Afghans are living longer? Yes, but not thanks to NATO
The claim that Western intervention in Afghanistan has dramatically improved life expectancy is a surprisingly durable myth.
In writing up a post on Afghanistan considering reintroducing stoning adulterers to death to its legal system I came across several references to an old chestnut that's been peddled for years by Western officials. The claim is that war is good for longevity. Namely, that Afghan life expectancy has increased by 20 years since the US-led invasion in 2002.Skip to next paragraph
Dan Murphy is a staff writer for the Monitor's international desk, focused on the Middle East. Murphy, who has reported from Iraq, Afghanistan, Egypt, and more than a dozen other countries, writes and edits Backchannels. The focus? War and international relations, leaning toward things Middle East.
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I first came across that claim in 2011, when US Ambassador to Afghanistan Ryan Crocker made the assertion to the hawkish Washington Post columnist Jackson Diehl. I wrote skeptically about it at the time, arguing that life expectancy rarely, if ever, improves dramatically in countries at war and that, at any rate, good statistics are hard to come by in Afghanistan.
The claim is still being bandied about, usually to support the case for an extended military effort in Afghanistan. Adm. James S. Stavridis, recently retired as supreme commander of NATO, wrote in August: "Sixty percent of the population has access to health care (up from less than 10 percent under the Taliban), and life expectancy has risen from 42 to 62 years over the past two decades, the largest rise the United Nations has ever seen in such a short period of time."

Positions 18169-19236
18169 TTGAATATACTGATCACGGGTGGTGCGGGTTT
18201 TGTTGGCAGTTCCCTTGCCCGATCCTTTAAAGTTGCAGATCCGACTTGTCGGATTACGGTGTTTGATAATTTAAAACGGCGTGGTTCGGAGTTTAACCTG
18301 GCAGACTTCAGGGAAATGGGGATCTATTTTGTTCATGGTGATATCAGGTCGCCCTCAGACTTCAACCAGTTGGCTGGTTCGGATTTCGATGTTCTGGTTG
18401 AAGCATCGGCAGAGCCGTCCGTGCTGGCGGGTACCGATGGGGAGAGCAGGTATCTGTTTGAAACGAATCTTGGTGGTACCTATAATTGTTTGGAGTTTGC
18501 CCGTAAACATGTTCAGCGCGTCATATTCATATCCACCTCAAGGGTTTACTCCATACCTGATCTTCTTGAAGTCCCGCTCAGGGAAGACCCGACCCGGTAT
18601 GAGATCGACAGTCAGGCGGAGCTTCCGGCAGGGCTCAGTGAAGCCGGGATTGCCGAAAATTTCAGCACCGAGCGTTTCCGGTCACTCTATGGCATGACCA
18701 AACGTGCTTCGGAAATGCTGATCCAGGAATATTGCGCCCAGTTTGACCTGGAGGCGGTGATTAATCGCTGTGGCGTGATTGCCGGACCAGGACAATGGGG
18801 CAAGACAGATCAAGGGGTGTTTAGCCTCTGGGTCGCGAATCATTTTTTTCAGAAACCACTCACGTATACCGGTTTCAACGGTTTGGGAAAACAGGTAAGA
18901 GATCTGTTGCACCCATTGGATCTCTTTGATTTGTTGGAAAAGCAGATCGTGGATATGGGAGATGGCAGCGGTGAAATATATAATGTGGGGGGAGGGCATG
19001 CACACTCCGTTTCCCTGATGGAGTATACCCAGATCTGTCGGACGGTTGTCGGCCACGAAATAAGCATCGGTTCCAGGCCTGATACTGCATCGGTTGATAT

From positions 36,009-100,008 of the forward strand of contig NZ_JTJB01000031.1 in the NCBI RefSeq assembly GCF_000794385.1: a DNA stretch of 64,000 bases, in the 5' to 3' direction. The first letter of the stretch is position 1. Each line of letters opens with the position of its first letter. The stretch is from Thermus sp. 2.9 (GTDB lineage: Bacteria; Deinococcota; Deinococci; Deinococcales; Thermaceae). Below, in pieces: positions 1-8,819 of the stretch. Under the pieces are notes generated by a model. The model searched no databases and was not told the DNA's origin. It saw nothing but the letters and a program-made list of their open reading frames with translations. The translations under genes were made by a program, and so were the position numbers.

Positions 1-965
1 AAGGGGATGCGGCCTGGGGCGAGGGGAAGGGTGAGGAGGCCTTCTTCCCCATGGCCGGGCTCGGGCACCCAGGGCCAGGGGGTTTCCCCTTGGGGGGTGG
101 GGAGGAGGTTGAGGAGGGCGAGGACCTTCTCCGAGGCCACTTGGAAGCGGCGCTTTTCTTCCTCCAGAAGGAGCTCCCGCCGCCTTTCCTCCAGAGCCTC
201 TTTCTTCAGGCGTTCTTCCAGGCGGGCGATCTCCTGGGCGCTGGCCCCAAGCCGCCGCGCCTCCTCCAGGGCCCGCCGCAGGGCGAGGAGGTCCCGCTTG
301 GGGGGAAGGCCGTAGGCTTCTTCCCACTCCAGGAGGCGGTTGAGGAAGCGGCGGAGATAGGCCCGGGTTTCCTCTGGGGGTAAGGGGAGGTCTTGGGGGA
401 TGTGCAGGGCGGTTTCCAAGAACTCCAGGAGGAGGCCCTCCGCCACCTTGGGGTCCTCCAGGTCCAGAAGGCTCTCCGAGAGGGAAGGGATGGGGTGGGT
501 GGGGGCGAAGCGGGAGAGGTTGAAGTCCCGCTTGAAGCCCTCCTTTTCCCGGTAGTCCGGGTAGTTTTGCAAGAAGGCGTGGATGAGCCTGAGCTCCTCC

The data compiled at Hans Rosling's Gapminder has Afghanistan's life expectancy at birth at 61 years for 2012 and at 56 years for 2003. While a 9 percent improvement in a decade is nothing to sneeze at, it's not a 48 percent increase.
But that's hardly the most interesting part. In September 1996, the Taliban seized Kabul and established the Islamic Emirate of Afghanistan, which persisted through the start of 2002. What happened to life expectancy in those years? Well, life expectancy at birth rose from 53 years in 1996 to 56 years in 2002 - a 5.7 percent gain. Should this statistic be used to argue that the Taliban should be restored to power?
Of course not. But the steady improvement in life expectancy in a country that has been wracked by war for decades, and is among the world's poorest, is a reminder that correlation is not causation. Afghanistan's gains track similar gains across South Asia. Both Pakistan and India have made similar, linear strides in life expectancy. In the 1980s, when Afghanistan was wracked by civil war, Gapminder data shows life expectancy improved from 41 years to 48, an astonishing improvement of 17 percent. Was the Soviet Union therefore a better foreign steward for Afghanistan than the US during its decade-long occupation?
What's at work here are regional and global trends: The spread of vaccines, cheaper food, and better understanding of hygiene combined with growing wealth. So, yes, Afghan life expectancy has soared while NATO has been in the country. Just as it soared when the Soviets and the Taliban were in charge.